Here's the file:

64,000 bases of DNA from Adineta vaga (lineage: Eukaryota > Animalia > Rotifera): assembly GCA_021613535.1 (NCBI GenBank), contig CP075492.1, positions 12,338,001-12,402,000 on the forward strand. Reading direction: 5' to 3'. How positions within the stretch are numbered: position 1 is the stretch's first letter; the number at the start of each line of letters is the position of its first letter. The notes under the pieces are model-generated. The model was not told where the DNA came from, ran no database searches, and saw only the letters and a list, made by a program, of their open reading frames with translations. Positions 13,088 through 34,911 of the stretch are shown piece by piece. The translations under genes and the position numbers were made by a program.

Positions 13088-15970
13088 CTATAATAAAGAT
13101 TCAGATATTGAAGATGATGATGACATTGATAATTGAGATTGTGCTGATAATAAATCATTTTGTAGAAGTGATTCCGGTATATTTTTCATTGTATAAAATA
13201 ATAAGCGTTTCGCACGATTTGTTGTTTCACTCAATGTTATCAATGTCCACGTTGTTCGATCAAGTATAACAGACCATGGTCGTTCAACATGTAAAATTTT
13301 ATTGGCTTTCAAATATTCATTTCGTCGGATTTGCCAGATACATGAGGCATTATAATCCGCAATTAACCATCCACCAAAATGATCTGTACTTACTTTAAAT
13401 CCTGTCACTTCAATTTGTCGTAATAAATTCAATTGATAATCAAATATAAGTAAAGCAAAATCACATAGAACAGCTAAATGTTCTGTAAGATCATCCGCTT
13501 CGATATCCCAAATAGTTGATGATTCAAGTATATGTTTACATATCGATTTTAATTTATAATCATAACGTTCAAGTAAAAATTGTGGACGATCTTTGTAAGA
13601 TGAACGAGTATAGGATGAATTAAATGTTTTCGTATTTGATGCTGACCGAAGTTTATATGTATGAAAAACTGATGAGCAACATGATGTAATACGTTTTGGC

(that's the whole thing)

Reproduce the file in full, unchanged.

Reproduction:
64,000 bases of DNA from Adineta vaga (lineage: Eukaryota > Animalia > Rotifera): assembly GCA_021613535.1 (NCBI GenBank), contig CP075492.1, positions 12,338,001-12,402,000 on the forward strand. Reading direction: 5' to 3'. How positions within the stretch are numbered: position 1 is the stretch's first letter; the number at the start of each line of letters is the position of its first letter. The notes under the pieces are model-generated. The model was not told where the DNA came from, ran no database searches, and saw only the letters and a list, made by a program, of their open reading frames with translations. Positions 13,088 through 34,911 of the stretch are shown piece by piece. The translations under genes and the position numbers were made by a program.

Positions 13088-15970
13088 CTATAATAAAGAT
13101 TCAGATATTGAAGATGATGATGACATTGATAATTGAGATTGTGCTGATAATAAATCATTTTGTAGAAGTGATTCCGGTATATTTTTCATTGTATAAAATA
13201 ATAAGCGTTTCGCACGATTTGTTGTTTCACTCAATGTTATCAATGTCCACGTTGTTCGATCAAGTATAACAGACCATGGTCGTTCAACATGTAAAATTTT
13301 ATTGGCTTTCAAATATTCATTTCGTCGGATTTGCCAGATACATGAGGCATTATAATCCGCAATTAACCATCCACCAAAATGATCTGTACTTACTTTAAAT
13401 CCTGTCACTTCAATTTGTCGTAATAAATTCAATTGATAATCAAATATAAGTAAAGCAAAATCACATAGAACAGCTAAATGTTCTGTAAGATCATCCGCTT
13501 CGATATCCCAAATAGTTGATGATTCAAGTATATGTTTACATATCGATTTTAATTTATAATCATAACGTTCAAGTAAAAATTGTGGACGATCTTTGTAAGA
13601 TGAACGAGTATAGGATGAATTAAATGTTTTCGTATTTGATGCTGACCGAAGTTTATATGTATGAAAAACTGATGAGCAACATGATGTAATACGTTTTGGC